For the past couple of days I have noticed quite a few of my friends have shared on social media the story of a young man with a severe visual impairment who came to the UK as a refugee and moved into a council estate.
When thinking about these key demographics, you could definitely say that the odds have been stacked against him in life, but despite this he has just graduated from University of Cambridge with a First Class Law degree.
What has struck me is that when reporting this story, the media have focused so heavily on his visual impairment, even in the context of the other barriers that he has faced in life. This has led me to consider how many of the young people that I have been working with would respond to this message. Undoubtedly they would recognise the young man’s achievement, as they would for any other student. However, at the same time I know they would be frustrated at the perceptions being highlighted by the media reaction; that is so ‘extraordinary’ for a person with visual impairment to perform so highly.
As part of my research for the Longitudinal Transitions Study I have followed the experiences of almost 40 young people with visual impairment during higher education (HE). It is true to say that many of the young people have experienced considerable challenges in accessing their courses and university life in general. However it is important to note that in many cases these challenges should already have been overcome through HE institutions offering an inclusive learning experience.
HE institutions are required by the Equality Act to make ‘reasonable adjustments’ for disabled students to ensure that they are not at a disadvantage in comparison to their non-disabled peers. Importantly these adjustments should be ‘anticipatory’, thus requiring institutions to plan in advance to remove barriers, and not simply in response to challenges faced by a particular student. For example, in the case of a student with visual impairment often anticipatory adjustments can be as simple as ensuring that lecture notes are made available in advance of lectures in a format that is compatible with their assistive technology. Alternatively it may involve the institution making timetables available in advance which can enable a student with visual impairment to be taught routes to get to lectures independently and for reading lists to be provided in sufficient time to request accessible copies of textbooks.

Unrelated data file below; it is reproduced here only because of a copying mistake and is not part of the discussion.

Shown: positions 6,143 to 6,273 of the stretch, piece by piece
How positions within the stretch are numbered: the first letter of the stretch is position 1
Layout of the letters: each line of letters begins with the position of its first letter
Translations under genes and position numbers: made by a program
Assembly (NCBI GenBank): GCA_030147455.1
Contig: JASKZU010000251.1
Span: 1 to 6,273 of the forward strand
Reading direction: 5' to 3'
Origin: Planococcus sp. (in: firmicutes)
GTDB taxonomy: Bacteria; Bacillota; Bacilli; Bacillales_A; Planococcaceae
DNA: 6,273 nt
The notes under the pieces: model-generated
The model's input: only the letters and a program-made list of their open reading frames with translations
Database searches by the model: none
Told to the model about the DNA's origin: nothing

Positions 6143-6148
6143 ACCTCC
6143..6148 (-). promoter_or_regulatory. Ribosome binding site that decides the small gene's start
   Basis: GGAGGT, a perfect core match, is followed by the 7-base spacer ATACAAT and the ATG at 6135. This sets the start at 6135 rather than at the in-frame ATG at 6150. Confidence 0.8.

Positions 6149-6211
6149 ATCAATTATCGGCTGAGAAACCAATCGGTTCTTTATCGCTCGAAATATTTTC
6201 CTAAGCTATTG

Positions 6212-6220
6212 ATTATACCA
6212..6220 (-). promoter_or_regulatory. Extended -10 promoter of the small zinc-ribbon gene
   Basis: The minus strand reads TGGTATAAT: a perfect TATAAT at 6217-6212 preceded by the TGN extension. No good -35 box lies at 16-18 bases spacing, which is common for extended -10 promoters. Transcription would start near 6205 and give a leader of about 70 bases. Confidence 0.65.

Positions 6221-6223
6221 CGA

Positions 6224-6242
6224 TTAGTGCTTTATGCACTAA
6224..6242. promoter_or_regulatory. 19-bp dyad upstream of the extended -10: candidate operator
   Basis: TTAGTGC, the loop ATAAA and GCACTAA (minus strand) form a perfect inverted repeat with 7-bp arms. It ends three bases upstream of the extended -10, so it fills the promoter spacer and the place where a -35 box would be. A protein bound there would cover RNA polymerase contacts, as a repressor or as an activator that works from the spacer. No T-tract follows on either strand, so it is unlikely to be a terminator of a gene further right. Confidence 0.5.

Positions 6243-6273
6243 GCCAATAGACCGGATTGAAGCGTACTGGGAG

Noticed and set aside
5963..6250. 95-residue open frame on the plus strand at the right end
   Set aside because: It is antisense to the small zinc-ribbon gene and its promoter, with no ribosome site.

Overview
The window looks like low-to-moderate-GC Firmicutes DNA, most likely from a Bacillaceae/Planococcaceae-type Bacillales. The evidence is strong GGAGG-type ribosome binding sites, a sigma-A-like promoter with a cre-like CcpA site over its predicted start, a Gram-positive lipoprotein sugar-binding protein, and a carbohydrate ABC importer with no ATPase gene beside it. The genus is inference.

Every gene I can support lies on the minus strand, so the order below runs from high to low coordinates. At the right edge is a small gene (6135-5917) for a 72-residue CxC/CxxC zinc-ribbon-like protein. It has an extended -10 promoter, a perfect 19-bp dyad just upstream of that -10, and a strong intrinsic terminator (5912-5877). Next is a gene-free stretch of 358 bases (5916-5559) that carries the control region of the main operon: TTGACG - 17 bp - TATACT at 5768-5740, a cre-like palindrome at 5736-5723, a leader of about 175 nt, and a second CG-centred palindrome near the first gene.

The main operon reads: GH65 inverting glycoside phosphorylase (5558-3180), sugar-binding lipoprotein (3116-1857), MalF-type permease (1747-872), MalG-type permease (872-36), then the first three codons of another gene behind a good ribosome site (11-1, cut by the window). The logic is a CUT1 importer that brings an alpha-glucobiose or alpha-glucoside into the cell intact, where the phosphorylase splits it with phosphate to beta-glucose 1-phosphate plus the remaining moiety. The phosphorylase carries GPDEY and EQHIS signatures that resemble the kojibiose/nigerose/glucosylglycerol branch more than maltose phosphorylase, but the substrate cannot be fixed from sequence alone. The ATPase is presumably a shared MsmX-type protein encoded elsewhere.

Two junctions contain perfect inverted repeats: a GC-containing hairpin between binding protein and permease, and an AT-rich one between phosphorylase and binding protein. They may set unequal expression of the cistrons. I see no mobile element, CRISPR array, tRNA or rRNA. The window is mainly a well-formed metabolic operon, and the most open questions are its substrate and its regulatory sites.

Of course there are cases where the barriers faced can be more complex, such as the need to put in place adjustments to ensure that a student can take part in practical sessions or be able to use a particular piece of software. However, the experiences of the young people taking part in the Longitudinal Transitions Study testify that, providing the institution and student work together, such barriers can be overcome.
Lastly, and as we often remark in the Inclusive Curriculum Committee that I sit on, inclusive practice benefits the student population as a whole! Providing lecture notes in advance of lectures gives all students the option of reviewing slides before lectures and having copies of notes in front of them. Lecture capture means that all students can go back and revisit lectures while they prepare for their exam. Whilst well-structured virtual learning environments mean that all students can navigate online content more smoothly to identify the information that they need.
If you would like to know more about the experiences of our participants in higher education, please check out our summary report. Alternatively if you are a student with visual impairment preparing to go into higher education, you may be interested in these resources we developed with RNIB.